A friend told me Richard Morgan’s books were difficult to put down, and as Altered Carbon had given Morgan a huge fan-base (though I still haven’t read it), I figured I’d rock up at a book signing and grab a copy of his latest novel, The Steel Remains.
I met Morgan at the Gaslight Bookshop in Fyshwick (along with about a hundred devoted fans). The Gaslight Bookshop is a fantastic little new and second-hand bookshop catering to lovers of speculative fiction in the Canberra region.
My first impression was that Morgan seemed like a pretty nice guy, and that didn’t change as he remained happy to sign book after book for hours – plenty of them dog-eared copies of previously published works.
Because the line was pretty long, I didn’t get to chat beyond a couple of pleasantries, but his genuine appreciation that people were waiting was obvious.
Once home with my shiny, newly-signed copy, I made a start – and found my friend was right – it actually was pretty hard to put down.
To say it’s ‘in your face’ is being mild. More like a kick in the face.
My second impression was that Morgan knows how to write. It started a little slow, but when things began moving, they moved like a bucking horse.
The action takes place in a richly imagined universe so detailed and real you can almost step into it. It begins with the main character Ringol taking a commission to investigate missing girls, and before long he’s shoved into the middle of a conflict that threatens to destroy empires.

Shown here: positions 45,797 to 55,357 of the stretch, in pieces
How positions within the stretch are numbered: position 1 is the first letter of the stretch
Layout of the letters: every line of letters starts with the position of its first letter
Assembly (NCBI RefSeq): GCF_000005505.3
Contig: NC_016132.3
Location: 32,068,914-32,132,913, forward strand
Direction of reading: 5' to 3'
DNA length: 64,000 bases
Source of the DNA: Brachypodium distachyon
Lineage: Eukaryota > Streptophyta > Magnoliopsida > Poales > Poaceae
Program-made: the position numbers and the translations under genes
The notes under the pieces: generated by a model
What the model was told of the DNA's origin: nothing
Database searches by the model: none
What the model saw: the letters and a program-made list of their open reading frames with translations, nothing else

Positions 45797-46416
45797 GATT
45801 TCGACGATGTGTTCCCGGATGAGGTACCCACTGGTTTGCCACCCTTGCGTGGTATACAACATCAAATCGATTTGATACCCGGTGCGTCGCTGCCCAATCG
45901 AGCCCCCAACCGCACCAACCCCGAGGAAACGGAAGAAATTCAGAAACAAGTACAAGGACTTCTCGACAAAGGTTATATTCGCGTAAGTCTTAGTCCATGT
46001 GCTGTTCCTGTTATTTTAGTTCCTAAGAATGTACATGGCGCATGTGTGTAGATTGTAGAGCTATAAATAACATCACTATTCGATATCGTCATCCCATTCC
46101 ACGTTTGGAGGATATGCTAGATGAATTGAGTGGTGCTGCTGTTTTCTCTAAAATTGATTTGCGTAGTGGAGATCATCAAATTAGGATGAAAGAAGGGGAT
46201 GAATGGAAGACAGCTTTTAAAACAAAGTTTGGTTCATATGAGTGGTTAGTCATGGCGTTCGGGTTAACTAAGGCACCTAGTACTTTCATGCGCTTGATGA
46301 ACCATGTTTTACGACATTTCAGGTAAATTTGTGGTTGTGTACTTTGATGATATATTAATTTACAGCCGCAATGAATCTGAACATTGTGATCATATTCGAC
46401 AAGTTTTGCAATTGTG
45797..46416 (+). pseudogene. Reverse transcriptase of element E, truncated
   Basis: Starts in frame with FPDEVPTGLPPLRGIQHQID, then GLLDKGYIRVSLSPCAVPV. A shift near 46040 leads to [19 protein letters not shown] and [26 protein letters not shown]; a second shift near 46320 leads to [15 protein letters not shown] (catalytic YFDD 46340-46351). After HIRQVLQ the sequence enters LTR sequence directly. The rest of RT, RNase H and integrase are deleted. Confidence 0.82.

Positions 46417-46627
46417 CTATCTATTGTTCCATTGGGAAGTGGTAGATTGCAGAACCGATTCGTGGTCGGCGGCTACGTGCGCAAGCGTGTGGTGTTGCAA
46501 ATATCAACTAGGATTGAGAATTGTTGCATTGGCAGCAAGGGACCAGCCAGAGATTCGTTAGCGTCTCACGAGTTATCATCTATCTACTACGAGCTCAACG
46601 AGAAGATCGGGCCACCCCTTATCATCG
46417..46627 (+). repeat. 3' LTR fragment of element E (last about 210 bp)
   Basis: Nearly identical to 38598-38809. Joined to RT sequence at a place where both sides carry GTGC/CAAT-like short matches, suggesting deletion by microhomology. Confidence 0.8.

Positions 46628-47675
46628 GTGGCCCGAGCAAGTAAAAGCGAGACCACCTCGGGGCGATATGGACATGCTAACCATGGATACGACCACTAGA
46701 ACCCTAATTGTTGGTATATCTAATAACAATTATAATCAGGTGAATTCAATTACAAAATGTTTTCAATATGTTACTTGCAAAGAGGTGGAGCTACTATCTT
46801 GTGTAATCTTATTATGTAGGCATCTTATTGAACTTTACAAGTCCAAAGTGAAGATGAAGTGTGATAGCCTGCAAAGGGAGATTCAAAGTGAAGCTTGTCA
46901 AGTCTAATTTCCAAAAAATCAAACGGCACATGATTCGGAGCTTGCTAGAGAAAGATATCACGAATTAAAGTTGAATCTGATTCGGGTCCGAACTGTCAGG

Mix in some magic and human-like creatures from another plane of existence, and you’ve got everything you need for a powerful fantasy story.
If I have a criticism, it’s that the protagonist, Ringol, is a rather sullen bastard with a truckload of baggage and a brutal attitude – most of it stemming from the fact he’s gay in a gay-hating society.
It probably doesn’t help that he’s also the hero of Gallows Gap, a war a decade or so in the past, and has to suffer the expectations that everyone places on him. Because of his attitude, I found it hard to get on Ringol’s side. He’s basically a decent guy, but I found I didn’t particularly like him. What empathy Morgan develops through Ringol’s good acts, he peels away with Ringol’s ‘screw you’ attitude.
Overall, The Steel Remains is a grim and gritty book and leaves you feeling wrung out, if satisfied. It’s pretty difficult to find something this powerful and original, so for that alone I’d recommend it.
Morgan doesn’t leave too much to the imagination either, so just prepare yourself for some pretty graphic imagery and brutal character development.
Oh, and be prepared for a sequel or three. It is a fantasy, after all, and there’s some pretty big hints at the end.